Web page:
Bag

BAG. Various kinds of bags are mentioned in the Bible. 1. Hebrew kelî; Greek pēra. This was a kind of haversack made of skin, for the carrying of one or more days’ provisions. This is the “scrip for your journey” mentioned in Matt.10.10 KJV, where NEB reads “pack for the road.”

2. Hebrew kîs, a bag for merchants’ weights such as in Deut.25.13: “Do not have two differing weights in your bag—one heavy, one light.”

3. Greek ballantion, a more finished leather pouch that served as a “purse”: “Do not take a purse or bag” (Luke.10.4).

4. Hebrew hărît, a large bag, one large enough to hold a talent of silver (2Kgs.5.23).

5. Hebrew tserôr, a bag that could be tied with a string and was a favorite receptacle for valuables. It is translated “pouch” in Gen.42.35. In the NT this bag is expressed by Greek zonē (Matt.3.4; Matt.10.9; Acts.21.11; Rev.1.13; Rev.15.6).



International Standard Bible Encyclopedia (1915)

Bags of various kinds are mentioned in the English Bible, but often in a way to obscure rather than tr the original.

(1) "Bag" is used for a Hebrew word which means a shepherd’s "bag," rendered "wallet" in the Revised Version (British and American). This "bag" of the shepherd or "haversack" of the traveler was of a size sufficient for one or more days’ provisions. It was made of the skin of animals, ordinarily undressed, as most of the other "bags" of ancient times were, and was carried slung across the shoulder. This is the "scrip for the journey" pera mentioned in Mt 10:10 and its parallel (the King James Version). ("Scrip" is Old English, now obsolete.) A unique word appears in 1Sa 17:40,49 which had to be explained even to Hebrew readers by the gloss, "the shepherd’s bag," but which is likewise rendered "wallet" by the American Standard Revised Version.

(2) "Bag" translates also a word ballantion which stands for the more finished leather pouch, or satchel which served as a "purse" (see Christ’s words, Lu 10:4 King James Version: "Carry neither purse, nor scrip," and 12:33 King James Version: "Provide yourselves bags which wax not old"). The word rendered "purse" in Mt 10:9: "Get you no gold, nor silver, nor brass in your purses"; Mr 6:8: "No money in their purse," is a different word entirely zone, the true rendering of which is "girdle" (Revised Version, margin). The oriental "girdle," though sometimes of crude leather, or woven camel’s hair (see Girdle), was often of fine material and elegant workmanship, and was either made hollow so to carry money, or when of silk or cloth, worn in folds, when the money was carried in the folds.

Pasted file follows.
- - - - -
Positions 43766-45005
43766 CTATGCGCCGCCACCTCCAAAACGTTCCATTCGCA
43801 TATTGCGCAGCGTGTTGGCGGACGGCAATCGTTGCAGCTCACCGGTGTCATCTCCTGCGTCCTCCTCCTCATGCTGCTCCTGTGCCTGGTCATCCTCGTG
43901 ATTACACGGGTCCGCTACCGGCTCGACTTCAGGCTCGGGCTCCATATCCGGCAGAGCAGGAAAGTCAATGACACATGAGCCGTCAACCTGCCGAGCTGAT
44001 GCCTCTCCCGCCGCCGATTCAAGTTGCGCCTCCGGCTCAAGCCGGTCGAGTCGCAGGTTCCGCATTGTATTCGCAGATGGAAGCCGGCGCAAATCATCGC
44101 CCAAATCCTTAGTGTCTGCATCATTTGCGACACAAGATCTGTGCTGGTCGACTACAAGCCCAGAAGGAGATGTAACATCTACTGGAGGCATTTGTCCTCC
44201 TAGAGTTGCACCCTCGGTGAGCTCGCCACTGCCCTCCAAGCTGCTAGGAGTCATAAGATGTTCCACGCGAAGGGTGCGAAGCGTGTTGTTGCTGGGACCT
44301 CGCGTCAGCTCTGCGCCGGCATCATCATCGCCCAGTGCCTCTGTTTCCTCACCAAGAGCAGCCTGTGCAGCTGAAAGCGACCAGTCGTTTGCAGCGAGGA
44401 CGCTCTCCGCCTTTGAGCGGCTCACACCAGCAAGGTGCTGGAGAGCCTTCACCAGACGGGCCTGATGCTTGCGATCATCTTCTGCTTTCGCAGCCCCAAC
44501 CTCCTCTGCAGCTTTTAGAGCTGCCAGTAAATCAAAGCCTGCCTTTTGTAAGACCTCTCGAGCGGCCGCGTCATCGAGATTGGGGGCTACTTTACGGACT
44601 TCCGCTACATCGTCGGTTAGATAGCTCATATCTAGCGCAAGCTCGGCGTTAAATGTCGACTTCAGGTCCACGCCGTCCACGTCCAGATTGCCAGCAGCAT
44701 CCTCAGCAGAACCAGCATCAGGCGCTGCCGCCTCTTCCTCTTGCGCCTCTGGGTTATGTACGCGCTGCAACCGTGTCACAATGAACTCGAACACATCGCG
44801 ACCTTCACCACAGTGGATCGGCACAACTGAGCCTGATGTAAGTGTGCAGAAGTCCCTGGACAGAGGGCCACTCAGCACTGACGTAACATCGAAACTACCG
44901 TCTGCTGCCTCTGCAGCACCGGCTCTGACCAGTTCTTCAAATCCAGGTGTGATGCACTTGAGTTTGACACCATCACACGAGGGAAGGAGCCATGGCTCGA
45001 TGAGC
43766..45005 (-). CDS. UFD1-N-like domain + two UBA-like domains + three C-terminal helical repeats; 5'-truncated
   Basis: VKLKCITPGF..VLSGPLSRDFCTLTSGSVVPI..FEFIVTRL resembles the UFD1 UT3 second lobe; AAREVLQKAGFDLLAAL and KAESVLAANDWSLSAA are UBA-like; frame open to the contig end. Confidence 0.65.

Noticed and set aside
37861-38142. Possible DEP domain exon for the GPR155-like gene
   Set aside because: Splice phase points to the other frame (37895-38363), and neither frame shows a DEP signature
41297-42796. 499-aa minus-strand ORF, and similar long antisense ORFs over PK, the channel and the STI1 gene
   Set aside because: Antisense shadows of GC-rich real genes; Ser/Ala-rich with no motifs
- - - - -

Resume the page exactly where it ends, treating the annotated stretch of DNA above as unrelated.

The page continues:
(3) The small "merchant’s bag" often knotted in a handkerchief for carrying the weights, such as is mentioned in De 25:13: "Thou shalt not have in thy bag divers weights, a great and a small," was another variety. This too was used as "purse," as in the case of the proposed common purse of the wicked mentioned in Pr 1:14: "We will all have one purse," and sometimes carried in the girdle (compare Isa 46:6).


(5) Another Hebrew word chariT; Arabic charitat, is used, on the one hand, for a "bag" large enough to hold a talent of silver (see 2Ki 5:23, "bound two talents of silver in two bags"), and on the other, for a dainty lady’s satchel, such as is found in Isa 3:22 (wrongly rendered "crisping pins" in the King James Version). This is the most adequate Hebrew word for a large bag. (6) The "bag" which Judas carried (see Joh 12:6 the King James Version, "He was a thief and had the bag"; compare Joh 13:29) was in reality the small "box" (Revised Version, margin) originally used for holding the mouthpieces of wind instruments (Kennedy, in the 1-volume HDB). The Hebrew ’argaz, (found only here) of 1Sa 6:8, rendered "coffer" in English Versions of the Bible and translated glossokomon, by Josephus, appears to stand for a small "chest" used to hold the gold figures sent by the Philistines as a guilt offering. It is from a word that means "to wag," "to move to and fro"; compare the similar word in Arabic meaning a bag filled with stones hung at the side of the camel to "preserve" equilibrium (Gesenius). But the same word Josephus uses is found in modern Greek and means "purse" or "bag" (Hatch). Later to "carry the bag" came to mean to be treasurer.

George B. Eager